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Citrus industry still faces trade winds

In trade, like many American industries, citrus growers and shippers have had to deal with the longstanding trade war with China in particular, which has led the Chinese to increase tariffs and undercut U.S. exports to the world’s largest single market.

“We’ve been hammered by the dispute with China,” says Joel Nelsen, the recently retired president of California Citrus Mutual BB #:163392 Exeter, CA.

Casey Creamer, the newly appointed president of California Citrus Mutual, explains that the basic Chinese tariff is 20 percent (including VAT). As the dispute rose, the Chinese imposed retaliatory tariffs for a total of 60 percent for the 2019-20 season. In September, an additional 10 percent was levied, bringing the total tariff up to 70 percent for the 2019-20 season.

Consequently, American citrus is losing its market to Chile and South Africa. He explains that initially China imposed a 20 percent tariff on citrus, and then as the dispute rose, more tariffs were placed, taking it to 60 percent. For the 2019-20 season China now imposes a 70 percent tariff on American citrus, which has lost its market to Australia, South Africa, and Egypt.

California citrus is also facing challenges from imports.

“A lot of offshore fruit is coming in from South Africa and Chile,” Nelsen notes, as well as Spain, Colombia, Peru, and Mexico. Subsidies are part of the problem.

“Spain is heavily subsidized,” Nelsen adds.

The United States is fighting back with tariffs. In October, a 25 percent additional duty was imposed on imported fresh oranges, lemons, clementines, and mandarins. This applies to citrus from all member countries of the European Union, including Spain, a major source of citrus for the United States.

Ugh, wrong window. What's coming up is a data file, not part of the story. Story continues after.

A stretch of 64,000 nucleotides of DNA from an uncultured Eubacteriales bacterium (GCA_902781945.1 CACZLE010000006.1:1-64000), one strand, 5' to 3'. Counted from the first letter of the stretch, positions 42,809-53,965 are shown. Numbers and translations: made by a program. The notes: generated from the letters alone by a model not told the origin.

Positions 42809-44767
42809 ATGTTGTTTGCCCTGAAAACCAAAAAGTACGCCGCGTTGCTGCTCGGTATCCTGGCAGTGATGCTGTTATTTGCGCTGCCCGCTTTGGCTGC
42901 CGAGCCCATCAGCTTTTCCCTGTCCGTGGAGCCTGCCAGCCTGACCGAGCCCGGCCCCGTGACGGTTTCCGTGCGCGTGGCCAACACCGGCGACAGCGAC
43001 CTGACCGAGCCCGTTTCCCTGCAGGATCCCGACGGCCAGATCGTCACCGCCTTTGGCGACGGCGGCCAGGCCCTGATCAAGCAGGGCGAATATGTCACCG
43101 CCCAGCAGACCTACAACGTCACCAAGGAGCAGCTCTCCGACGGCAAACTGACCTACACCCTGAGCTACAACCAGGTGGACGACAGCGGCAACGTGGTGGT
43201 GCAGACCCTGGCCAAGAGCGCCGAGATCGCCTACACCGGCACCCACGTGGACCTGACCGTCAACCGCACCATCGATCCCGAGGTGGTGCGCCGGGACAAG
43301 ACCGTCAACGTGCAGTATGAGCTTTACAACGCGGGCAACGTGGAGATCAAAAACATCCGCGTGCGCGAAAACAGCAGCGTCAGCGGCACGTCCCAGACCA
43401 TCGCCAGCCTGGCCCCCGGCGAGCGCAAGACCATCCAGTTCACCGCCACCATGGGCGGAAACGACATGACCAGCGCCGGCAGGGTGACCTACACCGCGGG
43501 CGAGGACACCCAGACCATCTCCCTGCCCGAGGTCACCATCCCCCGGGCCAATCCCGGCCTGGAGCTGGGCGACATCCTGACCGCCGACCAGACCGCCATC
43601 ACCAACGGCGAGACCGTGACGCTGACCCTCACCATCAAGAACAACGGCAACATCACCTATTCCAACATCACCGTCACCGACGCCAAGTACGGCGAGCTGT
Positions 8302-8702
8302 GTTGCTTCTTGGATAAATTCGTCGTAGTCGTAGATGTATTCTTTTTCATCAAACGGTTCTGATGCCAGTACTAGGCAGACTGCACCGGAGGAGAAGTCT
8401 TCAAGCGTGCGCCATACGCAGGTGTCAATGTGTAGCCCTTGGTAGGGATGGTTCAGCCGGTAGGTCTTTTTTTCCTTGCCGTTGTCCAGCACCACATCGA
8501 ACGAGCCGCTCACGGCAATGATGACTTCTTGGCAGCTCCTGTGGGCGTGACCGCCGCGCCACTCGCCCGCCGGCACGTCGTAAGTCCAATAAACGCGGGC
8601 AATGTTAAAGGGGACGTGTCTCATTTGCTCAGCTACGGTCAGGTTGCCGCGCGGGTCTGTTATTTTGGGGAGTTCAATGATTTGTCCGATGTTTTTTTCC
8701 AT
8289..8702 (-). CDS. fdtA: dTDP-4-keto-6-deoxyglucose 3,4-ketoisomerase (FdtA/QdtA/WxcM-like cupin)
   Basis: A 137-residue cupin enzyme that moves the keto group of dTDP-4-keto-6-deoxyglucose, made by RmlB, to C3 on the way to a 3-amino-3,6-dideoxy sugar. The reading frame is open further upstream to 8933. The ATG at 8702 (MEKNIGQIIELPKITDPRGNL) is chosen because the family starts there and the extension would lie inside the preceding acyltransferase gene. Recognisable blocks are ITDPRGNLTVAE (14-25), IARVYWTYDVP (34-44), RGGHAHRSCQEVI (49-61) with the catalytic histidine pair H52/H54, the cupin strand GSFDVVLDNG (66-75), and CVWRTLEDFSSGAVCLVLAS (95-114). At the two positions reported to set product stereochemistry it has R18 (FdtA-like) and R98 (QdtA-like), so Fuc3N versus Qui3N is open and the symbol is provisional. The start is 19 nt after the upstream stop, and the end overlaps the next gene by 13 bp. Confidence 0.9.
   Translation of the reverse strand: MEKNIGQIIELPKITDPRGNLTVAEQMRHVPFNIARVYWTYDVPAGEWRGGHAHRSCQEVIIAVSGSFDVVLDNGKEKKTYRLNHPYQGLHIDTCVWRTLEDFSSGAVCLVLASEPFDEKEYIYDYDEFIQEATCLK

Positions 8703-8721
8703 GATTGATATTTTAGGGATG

One bright spot was a trade agreement between the United States and Japan signed in October. The U.S. trade representative announced, “Japan will eliminate tariffs of up to 32 percent on U.S. oranges imported during the period of April through November in 5 years, while the tariff on U.S. oranges imported December through March will be eliminated in 7 years. Japanese orange imports from the United States in 2018 totaled $71 million. Japan’s tariff on lemons is already fixed at zero.”

In Florida, Andrew Meadows, director of communications for Florida Citrus Mutual, BB #:163418 Bartow, FL, contends that the main concern is the new United States-Mexico-Canada Agreement and how it will affect winter fruits and vegetables in particular (many of which come from Mexico).

The state’s juice orange industry has had “decades of challenges” from Brazil, its major competitor, says Meadows. “We’ve had issues with Brazil dumping juice. We’ve fought that battle successfully. We just want to make sure that with any new trade agreement, they play by the rules.”

*Correction: an earlier version of this story had incorrect figures on China tariffs.

This is multi-part feature on the U.S. citrus industry adapted from the January/February 2020 issue of Produce Blueprints.

Richard Smoley, editor for Blue Book Services, Inc., has more than 40 years of experience in magazine writing and editing, and is the former managing editor of California Farmer magazine. A graduate of Harvard and Oxford universities, he has published eleven books.